A Bird in the Bush, and the Meaning of Personhood

There was an interesting piece in today’s papers, just a very brief item. It was about a poor chap in northern Vietnam who had become very good at imitating a certain bird call. The 29-year-old hunter was out in the jungle, making his realistic imitation of a male forest chicken, hoping to attract female birds. Unfortunately another hunter nearby heard the call and mistook it for a live bird. He aimed his gun and fired into the bushes, killing not a bird but the bird-calling hunter. The shooter will be charged with murder.

A sad story, almost humorous if it weren’t for the tragic consequences. Of interest is what the hunter will say when he appears in court. He will of course plead ignorance: he did not know it was another hunter in the bushes, but thought it was a bird. How was he to know, after all?

But what will the judge say in reply? He will obviously say that if the hunter was not absolutely sure what he was gunning at, he should not have pulled the trigger. If the hunter was in any doubt that it was not a fellow human being he was shooting at, he should not have taken aim and fired in the first place. So the hunter will certainly be found guilty of something: perhaps manslaughter or negligent homicide. Murder due to gross negligence is also possible, as the report in the paper indicates.

So the hunter who did not exercise proper care and thought in determining what he was firing at will have to pay the penalty, whatever that may be.

It seems to me this story provides a very good analogy to another area where human life is taken. I refer to the area of abortion. Every week around the world about a million unborn babies are killed by means of abortion.

And of course the ethical debate continues to rage. Ultimately, it all boils down to whether the unborn baby is considered to be a person or not. That is the sticking point. The other areas are clear. Certainly a life is being taken by abortion, and certainly it is a human life. When a woman goes to have an abortion, it is not a dead dingo or a dead carrot that results, but a dead human being.

Thus the real debate centres on whether this dead unborn human being is a person or not, and therefore entitled to basic human rights, such as the right to life. Generally those who are pro-abortion, or are in favour of those activities that result in a dead unborn baby, such as embryonic stem cell research, will argue that the question of personhood is a question which cannot be answered, or at least cannot be answered scientifically. They will claim that it is a religious question, or a matter for the philosophers to decide, but it is not an issue that they need to consider.

Their usual fallback position is that the foetus probably is not a person, but we cannot really know either way. I have heard scientists defending embryo research arguing in this very manner. They insist that it cannot be fully known whether or not this is a person. So for them that settles the debate. They will just go ahead and take the lives of these young members of the human race, and let the philosophers and/or theologians worry about the ethical implications.

But pro-lifers take the opposite approach. If we are not sure that what we are killing is a person or not, then the benefit of the doubt should go to the unborn baby. If we are not sure if he or she is deserving of the same set of rights – including the right to life – that those who are born are entitled to, then maybe this whole abortion business needs to be suspended until we settle the question.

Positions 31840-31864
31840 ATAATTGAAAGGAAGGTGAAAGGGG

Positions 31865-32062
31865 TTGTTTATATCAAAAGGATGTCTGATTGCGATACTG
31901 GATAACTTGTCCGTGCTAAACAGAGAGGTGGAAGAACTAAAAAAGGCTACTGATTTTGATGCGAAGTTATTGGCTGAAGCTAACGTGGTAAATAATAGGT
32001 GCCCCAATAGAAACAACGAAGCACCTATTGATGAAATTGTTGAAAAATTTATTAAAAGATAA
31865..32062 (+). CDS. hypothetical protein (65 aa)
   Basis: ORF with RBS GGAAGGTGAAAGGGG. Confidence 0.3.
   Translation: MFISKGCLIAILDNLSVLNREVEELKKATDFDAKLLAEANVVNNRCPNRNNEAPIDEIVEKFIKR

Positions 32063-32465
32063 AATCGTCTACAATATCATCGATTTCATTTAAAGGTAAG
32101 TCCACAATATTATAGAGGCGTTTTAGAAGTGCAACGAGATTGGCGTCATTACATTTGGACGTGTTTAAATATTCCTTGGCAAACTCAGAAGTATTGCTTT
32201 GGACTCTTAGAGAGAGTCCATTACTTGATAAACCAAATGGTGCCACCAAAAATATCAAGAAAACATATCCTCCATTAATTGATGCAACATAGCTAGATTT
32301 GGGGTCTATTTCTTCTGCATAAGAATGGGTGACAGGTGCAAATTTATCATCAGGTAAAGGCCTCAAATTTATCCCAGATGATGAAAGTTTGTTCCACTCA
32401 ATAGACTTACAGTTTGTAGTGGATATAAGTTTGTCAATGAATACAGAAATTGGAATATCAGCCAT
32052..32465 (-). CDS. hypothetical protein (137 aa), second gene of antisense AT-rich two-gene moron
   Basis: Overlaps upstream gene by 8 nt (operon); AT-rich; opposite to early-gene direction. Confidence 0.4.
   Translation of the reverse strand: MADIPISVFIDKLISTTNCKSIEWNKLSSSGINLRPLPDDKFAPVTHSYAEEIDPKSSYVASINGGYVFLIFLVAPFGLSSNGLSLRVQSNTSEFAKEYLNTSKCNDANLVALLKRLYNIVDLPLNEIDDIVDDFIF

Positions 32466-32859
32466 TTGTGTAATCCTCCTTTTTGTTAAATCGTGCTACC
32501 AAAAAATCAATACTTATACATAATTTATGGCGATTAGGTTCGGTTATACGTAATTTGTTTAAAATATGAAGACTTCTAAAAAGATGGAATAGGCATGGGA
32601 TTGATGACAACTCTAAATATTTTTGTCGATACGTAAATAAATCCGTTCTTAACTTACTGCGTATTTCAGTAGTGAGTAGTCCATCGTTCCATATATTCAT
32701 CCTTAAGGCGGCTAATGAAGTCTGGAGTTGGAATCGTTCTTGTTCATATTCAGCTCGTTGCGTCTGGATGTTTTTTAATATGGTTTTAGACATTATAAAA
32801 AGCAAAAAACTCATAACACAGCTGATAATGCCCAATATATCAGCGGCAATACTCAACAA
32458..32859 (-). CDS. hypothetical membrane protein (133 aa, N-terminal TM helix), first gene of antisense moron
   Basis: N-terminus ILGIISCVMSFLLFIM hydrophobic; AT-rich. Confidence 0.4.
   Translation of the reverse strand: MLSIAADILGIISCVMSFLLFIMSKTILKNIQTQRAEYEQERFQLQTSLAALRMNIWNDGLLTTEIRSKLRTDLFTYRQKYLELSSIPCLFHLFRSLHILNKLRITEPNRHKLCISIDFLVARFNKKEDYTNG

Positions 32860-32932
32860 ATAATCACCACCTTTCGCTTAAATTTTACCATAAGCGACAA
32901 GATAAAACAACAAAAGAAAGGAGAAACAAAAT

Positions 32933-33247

With nearly 50 million unborn babies killed each year because of abortion, it seems this question is too important not to be finally and fully resolved. And if it is believed that the question will never be properly answered, then I would suggest that we err on the side of caution.

After all, if the reckless hunter will be given little sympathy in a court of law, why should we, when so much doubt and uncertainty exists?

In conclusion, no analogy is perfect, and the hunting illustration used here does not provide a complete one-to-one correspondence with the abortion situation. But there are enough similarities present that we should at least be asking some hard questions before we allow more killing in the abortion mills to take place.

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4 Replies to “A Bird in the Bush, and the Meaning of Personhood”

  1. A good chance to revisit this very important point: life should be given the benefit of the doubt. President Reagan likewise said in Abortion and the Conscience of the Nation, The Human Life Review, Spring 1983:

    I have also said that anyone who doesn’t feel sure whether we are talking about a second human life should clearly give life the benefit of the doubt. If you don’t know whether a body is alive or dead, you would never bury it. I think this consideration itself should be enough for all of us to insist on protecting the unborn.

    Jonathan Sarfati, Brisbane

  2. I came to your site from your reviewer page at Amazon. I had the privilege of hearing Robert Spitzer, S.J. President of Gonzaga University give a talk about the concept of the person. He draws on insights of Greek philosophy and the theological reflections of the early church to develop a comprehensive concept of the person that is much needed to be regained today. His book, “Healing the Culture” is an expanded presentation. Since you are an excellent book reviewer, would you consider reading this book and giving it a review?
    Jon Sellers

  3. We take the life of a human being and call it abortion – abortion of what – a possum? No! A person. When is a person not a person – when it’s a possum! Not a trick question but a profound one. People are pregnant with people, not possums. Is that so hard to understand?
    Ilona Sturla

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